Politicians and activists call for protests during Trump’s visit to Ireland
The visit will take place as part of a European tour.
Politicians and activists have said they will be holding a protest during the visit of US President Donald Trump to Ireland.
It was announced on Friday that the visit would take place, as part of a European tour that will also see him travel to Paris for a commemoration of the 100th anniversary of the armistice following the First World War.
The Irish Labour party, Greens and Solidarity-People Before Profit all pledged to organise protests surrounding the visit, within an hour of the announcement.
Irish Green Party Eamon Ryan leader released an official statement on Friday night.
By turning up in large numbers, surely we can send a clear signal to the American people; we want a less divisive, peaceful and more sustainable world?— Eamon Ryan (@EamonRyan) September 1, 2018
Meet in College Green 10th November, to help hold that line. #TrumpInIreland #protest #PeoplePower https://t.co/pVIr23tGHN pic.twitter.com/rd956Y0vnl
He urged the people of Ireland to “show their disgust and rejection of the Trump administration’s policies by turning out, as we did during the Iraq War in 2003, in large-scale mass protest around the country”.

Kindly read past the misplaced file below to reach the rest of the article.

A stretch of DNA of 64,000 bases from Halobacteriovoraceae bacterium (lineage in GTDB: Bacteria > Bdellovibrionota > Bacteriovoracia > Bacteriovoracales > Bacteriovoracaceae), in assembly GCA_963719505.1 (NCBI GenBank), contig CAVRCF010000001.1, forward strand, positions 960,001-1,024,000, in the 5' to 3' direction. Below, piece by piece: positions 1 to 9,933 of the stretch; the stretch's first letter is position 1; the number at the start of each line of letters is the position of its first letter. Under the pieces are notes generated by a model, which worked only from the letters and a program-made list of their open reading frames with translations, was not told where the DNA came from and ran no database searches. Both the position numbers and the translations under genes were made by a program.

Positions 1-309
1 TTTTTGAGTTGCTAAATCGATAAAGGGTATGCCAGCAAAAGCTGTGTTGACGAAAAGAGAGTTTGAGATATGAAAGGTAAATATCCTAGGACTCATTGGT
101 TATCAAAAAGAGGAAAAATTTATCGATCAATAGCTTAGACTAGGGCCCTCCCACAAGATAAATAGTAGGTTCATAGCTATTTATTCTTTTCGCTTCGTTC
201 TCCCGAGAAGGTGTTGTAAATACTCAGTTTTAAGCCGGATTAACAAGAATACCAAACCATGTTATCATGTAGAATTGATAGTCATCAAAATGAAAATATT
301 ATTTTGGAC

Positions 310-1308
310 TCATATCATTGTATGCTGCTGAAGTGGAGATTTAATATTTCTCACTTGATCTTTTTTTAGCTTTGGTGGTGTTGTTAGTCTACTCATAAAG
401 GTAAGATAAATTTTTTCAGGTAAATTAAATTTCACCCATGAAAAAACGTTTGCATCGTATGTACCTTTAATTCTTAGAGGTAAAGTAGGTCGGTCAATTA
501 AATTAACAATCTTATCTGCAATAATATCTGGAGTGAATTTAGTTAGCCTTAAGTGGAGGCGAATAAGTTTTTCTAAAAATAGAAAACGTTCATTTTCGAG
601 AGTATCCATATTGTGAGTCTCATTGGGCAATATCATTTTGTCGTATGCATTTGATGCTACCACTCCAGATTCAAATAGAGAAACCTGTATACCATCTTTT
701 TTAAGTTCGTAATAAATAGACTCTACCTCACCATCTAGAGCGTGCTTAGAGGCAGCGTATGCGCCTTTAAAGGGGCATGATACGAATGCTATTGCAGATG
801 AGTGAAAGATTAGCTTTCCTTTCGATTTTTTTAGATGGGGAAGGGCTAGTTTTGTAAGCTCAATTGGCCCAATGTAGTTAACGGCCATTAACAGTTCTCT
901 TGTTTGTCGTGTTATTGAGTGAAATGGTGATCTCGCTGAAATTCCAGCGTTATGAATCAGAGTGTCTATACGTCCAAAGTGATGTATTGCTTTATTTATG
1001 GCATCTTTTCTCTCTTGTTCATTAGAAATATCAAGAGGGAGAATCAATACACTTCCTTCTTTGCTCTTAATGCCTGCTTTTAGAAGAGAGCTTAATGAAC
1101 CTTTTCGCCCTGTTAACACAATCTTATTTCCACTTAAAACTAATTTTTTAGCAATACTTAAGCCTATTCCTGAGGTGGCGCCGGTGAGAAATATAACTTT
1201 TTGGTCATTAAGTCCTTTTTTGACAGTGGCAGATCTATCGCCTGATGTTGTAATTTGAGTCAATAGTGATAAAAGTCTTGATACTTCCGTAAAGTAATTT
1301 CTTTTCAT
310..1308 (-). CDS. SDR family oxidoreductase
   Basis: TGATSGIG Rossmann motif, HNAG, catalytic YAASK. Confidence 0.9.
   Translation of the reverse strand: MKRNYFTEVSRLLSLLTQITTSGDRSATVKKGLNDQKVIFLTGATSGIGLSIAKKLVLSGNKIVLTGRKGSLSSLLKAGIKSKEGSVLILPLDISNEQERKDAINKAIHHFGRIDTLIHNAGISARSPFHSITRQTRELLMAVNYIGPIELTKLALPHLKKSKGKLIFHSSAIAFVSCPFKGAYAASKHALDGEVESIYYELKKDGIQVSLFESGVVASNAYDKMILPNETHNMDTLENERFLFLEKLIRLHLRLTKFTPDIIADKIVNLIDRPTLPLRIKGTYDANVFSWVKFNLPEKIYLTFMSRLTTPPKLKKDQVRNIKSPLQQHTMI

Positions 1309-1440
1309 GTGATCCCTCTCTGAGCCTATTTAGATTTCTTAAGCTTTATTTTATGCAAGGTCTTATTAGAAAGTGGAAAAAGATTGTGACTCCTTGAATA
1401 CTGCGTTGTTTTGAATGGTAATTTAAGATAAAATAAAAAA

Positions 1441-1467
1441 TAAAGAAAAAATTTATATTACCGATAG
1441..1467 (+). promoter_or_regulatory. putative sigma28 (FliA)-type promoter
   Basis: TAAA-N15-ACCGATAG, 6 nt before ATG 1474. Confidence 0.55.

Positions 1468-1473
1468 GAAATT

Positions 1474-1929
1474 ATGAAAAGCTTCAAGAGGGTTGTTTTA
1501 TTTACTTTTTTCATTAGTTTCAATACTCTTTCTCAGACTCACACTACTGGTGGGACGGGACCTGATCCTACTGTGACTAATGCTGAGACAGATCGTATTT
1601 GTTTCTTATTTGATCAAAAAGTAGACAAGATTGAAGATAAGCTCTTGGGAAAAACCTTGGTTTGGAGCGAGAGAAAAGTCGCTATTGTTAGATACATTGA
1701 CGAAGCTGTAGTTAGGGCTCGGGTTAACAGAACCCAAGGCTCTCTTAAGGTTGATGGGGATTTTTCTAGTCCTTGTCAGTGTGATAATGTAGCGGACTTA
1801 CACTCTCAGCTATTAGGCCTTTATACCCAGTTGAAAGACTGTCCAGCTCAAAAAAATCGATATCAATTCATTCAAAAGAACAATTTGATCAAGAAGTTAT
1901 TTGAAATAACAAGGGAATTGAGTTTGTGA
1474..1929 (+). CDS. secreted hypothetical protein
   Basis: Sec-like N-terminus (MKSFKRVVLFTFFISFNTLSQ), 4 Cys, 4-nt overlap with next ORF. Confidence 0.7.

He said: “Donald Trump’s administration champions policies that are destroying our planet, destabilising international order, and reaching new political depths by appealing to racism, misogyny, xenophobia and hatred.
“These policies do not reflect the Irish people’s values – we need to show him and the world that this is not normal.
“Decency, integrity and fact-based politics still exist and are worth defending.
“We’re calling on Irish people to tell our Government to cancel this visit; and for them to demonstrate in never-before-seen numbers should they fail to do so.”
Workers’ Party Cork City councillor Ted Tynan said that the Taoiseach, Leo Varadkar, and the Minister for Foreign Affairs, Simon Coveney, were not representing the views of the majority of Irish people in extending the welcome.
“The deep and abiding connection between this country and the United States is based, not on the fawning and false obsequiousness of the Taoiseach and minister Coveney, but on the shared experiences of our peoples and their common struggles”.
Mr Trump was originally invited to Ireland by former Taoiseach Enda Kenny on his final St Patrick’s Day visit to the White House.
Details of the visit have yet to be released, however it is thought he will spend two days in Ireland.
The announcement has proved overwhelmingly unpopular on social media, with many criticising Mr Trump’s policies.
Locking up child migrants, withdrawing from global #humanrights bodies, discriminatory #TravelBan & decimating global funding for women etc etc. #Trump should be given the 'welcome' he deserves #Trumpvisit #Ireland #TrumpinIreland https://t.co/T4DbHHMmyz— Grainne Teggart (@GTeggart) August 31, 2018
@campaignforleo you should not permit @realDonaldTrump to come to Ireland. I’m sure the Irish people will be out in force to protest his arrival. We don’t want or need his like over here. #TrumpinIreland— silliano (@Pillian) August 31, 2018
Irish Twitter lit up. We’re NOT happy he’s tainting our soil and we intend on mass protest. #TrumpinIreland— Aisling 🇮🇪🇪🇺 (@Aisling_Pash) August 31, 2018